What educators should know about using technology to reach their students more effectively.
It might amaze you to discover that technology users are streaming over 86,805 hours of video daily. They’re also engaging with the top social media channels at a staggering rate of nearly 7 million times every minute. That’s a lot of liking going on. Post-secondary institutions are struggling to cut through the clutter their learners are facing. But fret not, educators! Technology can also serve to deliver activities to increase student engagement. The good news is that your audience is already extremely adept at using mobile technology. The next step is to connect with students to provide learning opportunities.
The Importance of Student Engagement in Higher Education
Research shows that students who feel under-challenged by course material and under-engaged by their instructors can risk trending towards tardiness, absenteeism, and eventually, to dropping out (Shernoff, et al., 2003). Institutions are concerned about the economic impact of student attrition in terms of the lost revenue from fees and tuition. But the students themselves suffer the most when you consider how much a career, one’s social status, and a position in one’s community can be tied to a degree or certificate.
Online activities to increase student engagement
Blended or online learning can have their advantages, but attention must be paid to ensure that students don’t feel disconnected from the classroom. Here are four activities to increase student engagement that teachers can do by leveraging a Learning Management System (LMS).
Provoke conversations and challenge students
Post more frequently to discussion forums. Technology allows for close monitoring of ongoing course work. Text or video feedback are irresistible ways of communicating with learners. Providing feedback early on in the process will get students acclimatized to how online learning works. Students will be better motivated to interact and react to classroom content if their teacher is calling upon them more, asking their opinion more, and generally, caring more about what they have to say.
Encourage social media usage
Social media channels are where students hang out. Valuable conversations and opportunities for learning can happen in these places, just as easily as in a classroom. You can source and share relevant content directly with learners through social media. You can create hashtags to help students follow online discussions. However, caution should be taken to ensure that institutional policies are followed to deal with safety, security, and privacy concerns.
Be clear about how and when to get in touch
If you’re going to be away for more than a day, make sure that students are well informed. Be clear about when you’re available for both in-person contact, as well as screen time. Of course, provide email addresses so students have a simple line of communication. But also encourage students to share information with each other to create a community space where frequently asked questions can be addressed. Again, it’s important for instructors to moderate these discussions to ensure that the information is correct, and to identify students who may be doing exceptional work in this environment.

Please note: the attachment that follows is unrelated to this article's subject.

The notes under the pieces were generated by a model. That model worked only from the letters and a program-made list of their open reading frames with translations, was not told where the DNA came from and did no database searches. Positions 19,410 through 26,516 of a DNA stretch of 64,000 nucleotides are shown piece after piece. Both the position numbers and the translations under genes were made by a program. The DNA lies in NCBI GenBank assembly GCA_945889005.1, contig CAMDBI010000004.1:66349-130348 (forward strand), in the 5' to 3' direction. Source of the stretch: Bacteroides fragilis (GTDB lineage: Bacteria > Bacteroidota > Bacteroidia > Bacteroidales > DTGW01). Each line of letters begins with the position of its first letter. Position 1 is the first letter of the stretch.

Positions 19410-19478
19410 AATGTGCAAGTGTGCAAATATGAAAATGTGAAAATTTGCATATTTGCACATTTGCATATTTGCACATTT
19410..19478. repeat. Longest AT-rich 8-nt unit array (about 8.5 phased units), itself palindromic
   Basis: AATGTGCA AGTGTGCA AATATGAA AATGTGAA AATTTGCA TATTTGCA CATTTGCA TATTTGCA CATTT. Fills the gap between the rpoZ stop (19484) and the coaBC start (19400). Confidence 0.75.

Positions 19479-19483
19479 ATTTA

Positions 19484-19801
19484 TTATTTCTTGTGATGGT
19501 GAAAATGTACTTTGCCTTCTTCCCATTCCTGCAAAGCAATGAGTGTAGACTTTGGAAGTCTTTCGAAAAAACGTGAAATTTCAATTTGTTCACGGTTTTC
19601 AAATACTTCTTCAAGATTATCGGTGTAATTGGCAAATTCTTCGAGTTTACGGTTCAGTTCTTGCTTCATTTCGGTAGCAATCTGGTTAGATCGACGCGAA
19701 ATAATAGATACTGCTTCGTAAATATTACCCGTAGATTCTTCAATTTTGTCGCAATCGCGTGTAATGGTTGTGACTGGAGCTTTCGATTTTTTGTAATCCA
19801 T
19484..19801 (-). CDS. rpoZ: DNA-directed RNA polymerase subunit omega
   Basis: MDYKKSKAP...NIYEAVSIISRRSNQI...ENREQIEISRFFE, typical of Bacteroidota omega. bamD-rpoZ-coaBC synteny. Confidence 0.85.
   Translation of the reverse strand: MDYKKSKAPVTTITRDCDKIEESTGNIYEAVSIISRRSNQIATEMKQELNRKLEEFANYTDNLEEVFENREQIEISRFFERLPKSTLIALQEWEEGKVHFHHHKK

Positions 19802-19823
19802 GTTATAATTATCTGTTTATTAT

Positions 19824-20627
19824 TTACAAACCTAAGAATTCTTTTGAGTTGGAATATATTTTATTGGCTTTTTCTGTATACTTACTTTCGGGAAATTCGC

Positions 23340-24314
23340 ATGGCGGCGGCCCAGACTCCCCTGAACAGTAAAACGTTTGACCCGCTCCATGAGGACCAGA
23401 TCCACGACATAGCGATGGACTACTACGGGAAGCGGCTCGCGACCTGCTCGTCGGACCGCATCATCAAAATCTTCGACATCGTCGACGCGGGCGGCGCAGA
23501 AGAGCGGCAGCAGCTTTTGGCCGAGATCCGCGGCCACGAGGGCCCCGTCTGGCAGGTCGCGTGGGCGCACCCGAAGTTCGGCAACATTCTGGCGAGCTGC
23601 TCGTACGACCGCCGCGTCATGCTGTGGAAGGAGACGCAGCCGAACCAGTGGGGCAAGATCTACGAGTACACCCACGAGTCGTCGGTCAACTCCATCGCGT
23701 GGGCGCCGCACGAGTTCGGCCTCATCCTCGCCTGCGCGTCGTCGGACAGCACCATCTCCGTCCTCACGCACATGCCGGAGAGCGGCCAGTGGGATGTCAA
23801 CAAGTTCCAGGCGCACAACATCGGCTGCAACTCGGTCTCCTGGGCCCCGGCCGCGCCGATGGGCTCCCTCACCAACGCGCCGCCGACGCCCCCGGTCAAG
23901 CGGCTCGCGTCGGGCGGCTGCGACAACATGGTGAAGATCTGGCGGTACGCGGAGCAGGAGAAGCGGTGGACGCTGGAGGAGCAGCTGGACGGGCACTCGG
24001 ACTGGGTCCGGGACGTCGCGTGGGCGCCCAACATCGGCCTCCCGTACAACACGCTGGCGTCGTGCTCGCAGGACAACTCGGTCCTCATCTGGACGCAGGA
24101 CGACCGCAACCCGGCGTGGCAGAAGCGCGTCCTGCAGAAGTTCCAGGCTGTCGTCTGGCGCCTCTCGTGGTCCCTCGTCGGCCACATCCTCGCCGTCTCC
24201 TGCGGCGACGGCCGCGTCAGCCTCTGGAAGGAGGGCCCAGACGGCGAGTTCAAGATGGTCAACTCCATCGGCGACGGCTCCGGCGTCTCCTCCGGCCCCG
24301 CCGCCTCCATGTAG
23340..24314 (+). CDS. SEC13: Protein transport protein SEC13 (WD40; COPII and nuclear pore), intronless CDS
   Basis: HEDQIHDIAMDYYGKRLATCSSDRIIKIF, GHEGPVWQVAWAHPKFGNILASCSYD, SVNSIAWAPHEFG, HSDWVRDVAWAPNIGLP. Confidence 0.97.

Use automation to monitor progress and communicate with students
Okay, not to get too technical, but you’re on a blog for a sophisticated learning management system, so you should have expected it. Instructors can set conditions for content so learners are required to complete certain tasks (like watch a video or submit a quiz). They can send accolades for exceptional work as well as advice for improvement to students who might be beginning to drift away. Technology is there to help teachers provide intervention and extension activities to increase student engagement in a more timely and personalized approach.
Celebrating greatness and singing praises
Virtual classrooms are informal locations and learning can occur anywhere. Because of this, students might feel as if their contributions or moments of learning are going unnoticed. It’s important to validate learning, no matter where it takes place (e.g.: watching and responding to a TEDTalk, or linking to a relevant news article or YouTube video.) The more involved an instructor becomes in the online activities of students, the more these students will feel validated for the learning they are demonstrating. And celebrating accomplishments is definitely one of the best ways to keep your class involved in and proud of the work that they, and their classmates, are doing.
Are you interested in delving deeper into how to increase student engagement? Download the eBook Creating Connections to get more insight into what you can do to keep your students on the path to success.
Shernoff, David & Csikszentmihalyi, Mihaly & Shneider, Barbara & Shernoff, Elisa. (2003). Student Engagement in High School Classrooms from the Perspective of Flow Theory. School Psychology Quarterly. 18. 158-176. 10.1521/scpq.220.127.116.1160.